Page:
A virus has brought worldwide doom in ”White Cedar, White Birch” by Andrew Reichard. Zack and five hundred or so other folks isolated on Mackinac Island in Lake Huron are relatively safe. Through planning, isolation, and work they survive for three or four years before any of the residents venture off the island. The author goes out of his way to avoid the word, but it is obvious from almost the beginning that ”zombie” describes the contagion. Once dealing with zombie-ism becomes completely unavoidable, a story of quiet triumph and human relationships becomes just another tale of the living dead.
Yohanca Delgado & Claire Wrenwood‘s ”The Blue Room” is the first of two originals in Nightmare #92. Amada, escaping a murderously abusive husband, finds a job as a hotel maid in sunny Miami. The hotel has a mysterious room no one is to enter and an overall weird atmosphere. The authors take a time-worn premise and skillfully freshen it. The hotel’s ”personality” and Amada’s pluck overcome stereotype to make it a story well worth reading.
The first-person narrator of the second story – ”Decorating with Luke” by Adam-Troy Castro – addresses a nameless someone who shares a history as the wife of a nasty guy named Luke. The narrator, it turns out, has devised an interestingly evil way to wreak revenge and wants to share it. Mixed feelings on this one. The story is well crafted, but both victims remain victims and so, to an extent, Luke still prevails.
Millie Ho‘s ”A Moonlit Savagery” in Nightmare #91 gives us a Thai people-eating ghost-woman with whom we can’t help but sympathize. The ghost encounters a young, Canadian, Red Bull-sipping graffitist in a Bangkok side street. She cannot devour him as he stays awake all night and she’ll turn into ash if she eats a human who’s awake. Instead, the ghost becomes his model for the night. She becomes infatuated with the one human who isn’t afraid of her. Much more description would be spoiling the charming story, but rest assured, a monster eventually meets a deserved end.
The second story in Nightmare this month, ”See You On a Dark Night” by Ben Peek, uses the annoying conceit of disguising a character’s supposed identity with an initial and a dash. W– is a 213-year-old vampire whose only friend, E–, an old vampire hunter, has died. He meets a girl, Z–, who helps him deal with his grief and father issues. The nature of pain and monstrosity is dealt with. One of those stories that I’m just too trope-jaded to fairly judge.
Benjamin Percy‘s ”A Study in Shadows” in Nightmare #90 purports to be the raw findings ”on the belief in the invisible… conducted by Dr. Brandon Harrow, an Associate Professor of Psychology at Shadewood University.” This modular narrative on the nature of horror and (sort of) scientific ethics is clever and entertaining, but it would have been even more so if it were longer than 2,159 words. Even shorter, Merc Fenn Wolfmoor‘s ”Flashlight Man” is about one of those urban legend games you are warned never to play. Of course, these kids do. Read this aloud to some 10-year-olds. It will become an urban legend.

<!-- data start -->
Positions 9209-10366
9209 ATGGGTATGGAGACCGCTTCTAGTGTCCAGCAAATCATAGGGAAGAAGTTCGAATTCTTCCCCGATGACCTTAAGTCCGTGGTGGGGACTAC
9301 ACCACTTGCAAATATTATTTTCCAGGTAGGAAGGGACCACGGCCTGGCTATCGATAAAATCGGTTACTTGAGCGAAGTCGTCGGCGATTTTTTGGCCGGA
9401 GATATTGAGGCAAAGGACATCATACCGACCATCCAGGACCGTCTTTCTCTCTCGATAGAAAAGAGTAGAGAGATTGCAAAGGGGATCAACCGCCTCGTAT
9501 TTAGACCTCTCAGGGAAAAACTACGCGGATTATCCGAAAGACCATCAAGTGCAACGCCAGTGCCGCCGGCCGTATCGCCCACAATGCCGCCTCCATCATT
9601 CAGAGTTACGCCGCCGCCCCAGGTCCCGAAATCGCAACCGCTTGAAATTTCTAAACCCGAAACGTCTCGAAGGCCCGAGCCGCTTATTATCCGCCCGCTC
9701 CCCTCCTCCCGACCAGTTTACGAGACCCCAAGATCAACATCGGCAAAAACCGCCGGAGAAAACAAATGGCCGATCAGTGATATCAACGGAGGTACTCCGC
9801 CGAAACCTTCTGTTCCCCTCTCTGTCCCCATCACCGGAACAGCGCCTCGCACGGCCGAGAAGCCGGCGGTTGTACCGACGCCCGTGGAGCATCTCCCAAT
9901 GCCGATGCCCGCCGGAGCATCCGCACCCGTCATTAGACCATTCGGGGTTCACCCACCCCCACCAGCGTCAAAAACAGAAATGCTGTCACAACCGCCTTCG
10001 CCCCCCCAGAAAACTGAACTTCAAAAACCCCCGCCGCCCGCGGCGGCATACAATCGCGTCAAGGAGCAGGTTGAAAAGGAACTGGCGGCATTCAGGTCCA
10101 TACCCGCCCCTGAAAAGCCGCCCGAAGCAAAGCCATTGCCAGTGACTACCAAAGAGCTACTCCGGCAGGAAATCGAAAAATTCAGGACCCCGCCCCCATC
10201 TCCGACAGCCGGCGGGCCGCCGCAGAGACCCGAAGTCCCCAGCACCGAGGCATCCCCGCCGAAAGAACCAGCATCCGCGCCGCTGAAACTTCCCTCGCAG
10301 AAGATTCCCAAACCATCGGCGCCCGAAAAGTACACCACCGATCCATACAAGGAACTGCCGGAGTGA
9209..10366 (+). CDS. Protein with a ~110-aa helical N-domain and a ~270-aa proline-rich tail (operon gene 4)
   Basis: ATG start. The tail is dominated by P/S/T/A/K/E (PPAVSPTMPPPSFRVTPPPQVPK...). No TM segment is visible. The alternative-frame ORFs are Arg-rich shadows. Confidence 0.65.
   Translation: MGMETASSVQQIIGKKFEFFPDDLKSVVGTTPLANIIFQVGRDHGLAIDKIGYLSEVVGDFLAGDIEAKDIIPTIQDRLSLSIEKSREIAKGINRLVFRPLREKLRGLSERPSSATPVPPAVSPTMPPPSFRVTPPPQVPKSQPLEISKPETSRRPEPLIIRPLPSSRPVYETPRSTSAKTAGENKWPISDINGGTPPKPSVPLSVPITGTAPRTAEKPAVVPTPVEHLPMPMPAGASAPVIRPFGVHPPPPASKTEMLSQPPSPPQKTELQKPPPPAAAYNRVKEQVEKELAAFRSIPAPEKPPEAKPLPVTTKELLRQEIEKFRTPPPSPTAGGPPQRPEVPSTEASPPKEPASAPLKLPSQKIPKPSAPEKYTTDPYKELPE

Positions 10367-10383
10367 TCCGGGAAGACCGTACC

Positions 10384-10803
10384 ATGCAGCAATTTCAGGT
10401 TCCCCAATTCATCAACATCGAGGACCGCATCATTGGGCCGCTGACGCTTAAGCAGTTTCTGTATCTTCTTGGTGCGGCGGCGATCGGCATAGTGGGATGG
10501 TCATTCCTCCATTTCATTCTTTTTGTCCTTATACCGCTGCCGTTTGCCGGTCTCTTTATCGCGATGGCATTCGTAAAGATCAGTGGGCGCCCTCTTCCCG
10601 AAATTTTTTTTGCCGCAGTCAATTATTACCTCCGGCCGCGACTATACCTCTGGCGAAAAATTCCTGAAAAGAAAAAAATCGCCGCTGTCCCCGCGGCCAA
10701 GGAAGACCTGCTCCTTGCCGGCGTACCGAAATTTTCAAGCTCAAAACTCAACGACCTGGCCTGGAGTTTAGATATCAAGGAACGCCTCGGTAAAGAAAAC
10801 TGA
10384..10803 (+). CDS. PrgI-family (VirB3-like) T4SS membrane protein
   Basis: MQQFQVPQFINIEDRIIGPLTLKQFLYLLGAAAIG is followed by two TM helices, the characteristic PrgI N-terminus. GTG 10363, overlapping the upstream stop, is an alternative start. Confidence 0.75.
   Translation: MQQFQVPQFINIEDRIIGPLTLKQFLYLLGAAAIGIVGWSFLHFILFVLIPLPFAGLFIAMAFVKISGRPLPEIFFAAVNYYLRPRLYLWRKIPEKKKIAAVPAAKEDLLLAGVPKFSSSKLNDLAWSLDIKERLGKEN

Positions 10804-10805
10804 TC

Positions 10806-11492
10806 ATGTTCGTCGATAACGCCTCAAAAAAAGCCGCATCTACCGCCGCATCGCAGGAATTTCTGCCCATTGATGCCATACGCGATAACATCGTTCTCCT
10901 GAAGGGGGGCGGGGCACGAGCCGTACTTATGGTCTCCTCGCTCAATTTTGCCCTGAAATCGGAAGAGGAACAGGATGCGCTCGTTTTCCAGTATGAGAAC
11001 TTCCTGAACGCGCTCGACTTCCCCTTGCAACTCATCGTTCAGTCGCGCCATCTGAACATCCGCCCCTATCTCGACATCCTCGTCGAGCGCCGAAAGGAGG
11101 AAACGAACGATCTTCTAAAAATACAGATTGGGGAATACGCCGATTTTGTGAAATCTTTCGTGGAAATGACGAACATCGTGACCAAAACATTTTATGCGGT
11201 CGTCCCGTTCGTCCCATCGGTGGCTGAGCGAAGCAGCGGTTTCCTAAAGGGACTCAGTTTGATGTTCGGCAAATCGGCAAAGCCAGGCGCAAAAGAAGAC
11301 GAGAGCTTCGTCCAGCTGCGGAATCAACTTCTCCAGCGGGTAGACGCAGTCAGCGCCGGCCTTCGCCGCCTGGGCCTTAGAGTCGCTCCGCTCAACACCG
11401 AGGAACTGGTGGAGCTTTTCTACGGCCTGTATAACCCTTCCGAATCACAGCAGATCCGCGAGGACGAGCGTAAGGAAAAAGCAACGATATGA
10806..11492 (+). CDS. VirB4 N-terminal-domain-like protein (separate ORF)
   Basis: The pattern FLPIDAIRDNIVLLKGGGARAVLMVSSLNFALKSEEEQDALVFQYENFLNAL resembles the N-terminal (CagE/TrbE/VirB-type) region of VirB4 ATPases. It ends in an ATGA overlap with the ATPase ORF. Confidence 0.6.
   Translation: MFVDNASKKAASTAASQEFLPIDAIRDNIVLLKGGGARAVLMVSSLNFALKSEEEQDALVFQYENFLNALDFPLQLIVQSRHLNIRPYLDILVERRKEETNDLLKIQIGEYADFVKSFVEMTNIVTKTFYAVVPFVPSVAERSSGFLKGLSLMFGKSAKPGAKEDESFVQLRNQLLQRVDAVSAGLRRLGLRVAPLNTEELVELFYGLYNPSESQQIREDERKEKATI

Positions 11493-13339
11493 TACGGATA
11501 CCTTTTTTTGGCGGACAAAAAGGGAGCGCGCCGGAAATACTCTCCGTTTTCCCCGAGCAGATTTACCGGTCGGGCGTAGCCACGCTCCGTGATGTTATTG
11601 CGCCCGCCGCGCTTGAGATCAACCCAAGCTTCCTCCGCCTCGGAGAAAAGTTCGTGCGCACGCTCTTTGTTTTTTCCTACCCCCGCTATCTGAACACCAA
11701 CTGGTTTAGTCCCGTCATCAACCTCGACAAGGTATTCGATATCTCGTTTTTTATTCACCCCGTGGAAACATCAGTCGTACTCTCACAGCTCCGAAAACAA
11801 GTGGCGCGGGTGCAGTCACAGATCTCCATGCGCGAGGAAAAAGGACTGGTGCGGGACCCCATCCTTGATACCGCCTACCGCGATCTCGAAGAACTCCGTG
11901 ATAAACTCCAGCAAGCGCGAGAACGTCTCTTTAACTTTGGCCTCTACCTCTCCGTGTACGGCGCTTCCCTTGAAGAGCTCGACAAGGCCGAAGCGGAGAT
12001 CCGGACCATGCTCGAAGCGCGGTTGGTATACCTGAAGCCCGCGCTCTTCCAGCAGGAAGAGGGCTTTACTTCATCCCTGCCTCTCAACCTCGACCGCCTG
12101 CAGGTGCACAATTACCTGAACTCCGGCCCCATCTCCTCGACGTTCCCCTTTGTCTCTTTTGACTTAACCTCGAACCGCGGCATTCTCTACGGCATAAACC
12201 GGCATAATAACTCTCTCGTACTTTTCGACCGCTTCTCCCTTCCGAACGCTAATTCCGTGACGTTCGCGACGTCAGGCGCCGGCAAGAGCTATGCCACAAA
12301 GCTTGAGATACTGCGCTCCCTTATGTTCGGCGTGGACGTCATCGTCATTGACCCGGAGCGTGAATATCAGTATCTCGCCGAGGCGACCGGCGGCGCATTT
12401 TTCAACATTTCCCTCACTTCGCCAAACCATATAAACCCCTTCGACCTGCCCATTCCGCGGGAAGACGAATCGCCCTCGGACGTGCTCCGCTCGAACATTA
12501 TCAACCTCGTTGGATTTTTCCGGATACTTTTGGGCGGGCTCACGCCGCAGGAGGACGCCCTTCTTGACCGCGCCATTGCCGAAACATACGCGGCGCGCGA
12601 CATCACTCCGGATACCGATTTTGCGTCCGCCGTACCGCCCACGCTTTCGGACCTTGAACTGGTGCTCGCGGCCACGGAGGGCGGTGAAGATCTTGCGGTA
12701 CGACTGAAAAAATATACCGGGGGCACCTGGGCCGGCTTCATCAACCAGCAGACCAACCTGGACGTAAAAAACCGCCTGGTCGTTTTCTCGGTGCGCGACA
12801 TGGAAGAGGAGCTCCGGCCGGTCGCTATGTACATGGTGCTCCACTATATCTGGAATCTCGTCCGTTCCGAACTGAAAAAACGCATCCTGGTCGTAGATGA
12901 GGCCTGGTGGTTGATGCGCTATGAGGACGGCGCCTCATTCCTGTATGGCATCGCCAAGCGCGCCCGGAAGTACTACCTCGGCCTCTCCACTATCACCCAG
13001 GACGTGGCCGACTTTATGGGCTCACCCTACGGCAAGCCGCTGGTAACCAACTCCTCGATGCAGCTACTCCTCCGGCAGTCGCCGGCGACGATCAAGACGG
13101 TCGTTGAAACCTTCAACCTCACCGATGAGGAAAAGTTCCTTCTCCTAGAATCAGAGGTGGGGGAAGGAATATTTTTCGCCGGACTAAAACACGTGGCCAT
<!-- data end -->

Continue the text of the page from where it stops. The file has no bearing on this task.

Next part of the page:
The Dark also usually features two originals. Some background for Octavia Cade‘s ”Otto Hahn Speaks to the Dead” in The Dark #59: Clara Immerwahr was the first woman to gain a doctorate in chemistry in Germany. A feminist and pacifist, she married Fritz Haber, who was integral to the invention and use of poisonous gases as a weapon of mass destruction. Immerwahr publicly deplored her husband’s work and committed suicide not long after Haber oversaw the first implementation of gas against Russian troops. Although there is no proof, the suggestion that her death was a protest against her husband’s actions is not an outrageous one. Cade’s fictional dead Clara chooses to haunt another German scientist, Otto Hahn, because he ”helped in the work she’d felt such revulsion for….” She knows nothing would change her husband. Hahn, however, she sees as worth her time. Over the years, her nightmarish presence does, indeed, influence Hahn. Well-done historical horror, but I personally feel Hahn didn’t need a specter to push him towards peace, only his own knowledge of horror.
”Some Sketches of County Life” by Peter Gutierrez, also in The Dark #59, is about the evolution of a couple rural legends. The Stick Man is a victim rather than a threatening figure. Estate clowns, the other legend explored, are more menacing due to their ”deathly accurate mockery of your very essence.” The narrator feels he must choose between the two. Despite the fact I really do not understand this story, it still creeped me out a bit.
In Orrin Grey‘s ”The All-Night Horror Show” in The Dark #58, we are introduced to Markos Koszjan, better known by his nom de cinéma: Zander Markos. The now-aged Markos played various monsters back in the day. Darius and Mason – two feckless thieves intent on stealing memorabilia – invade his home on Halloween. Heh. Recommended.
”Escaping Dr. Markoff” by Gabriela Santiago is another film-related story. The narrator is reminded by Dr. Markoff that she is only his assistant. But she was a scientist before Dr. Markoff? Wasn’t she? Didn’t she help him… somehow? He is a madman. She loves him madly. But he is devoted to The Beautiful Daughter of The Father. Rewind. Fast forward. New Scene. Mildly erotic fantasy.
Paula Guran has edited more than 40 science fiction, fantasy, and horror anthologies and more than 50 novels and collections featuring the same. She’s reviewed and written articles for dozens of publications. She lives in Akron, Ohio, near enough to her grandchildren to frequently be indulgent.
This review and more like it in the June 2020 issue of Locus.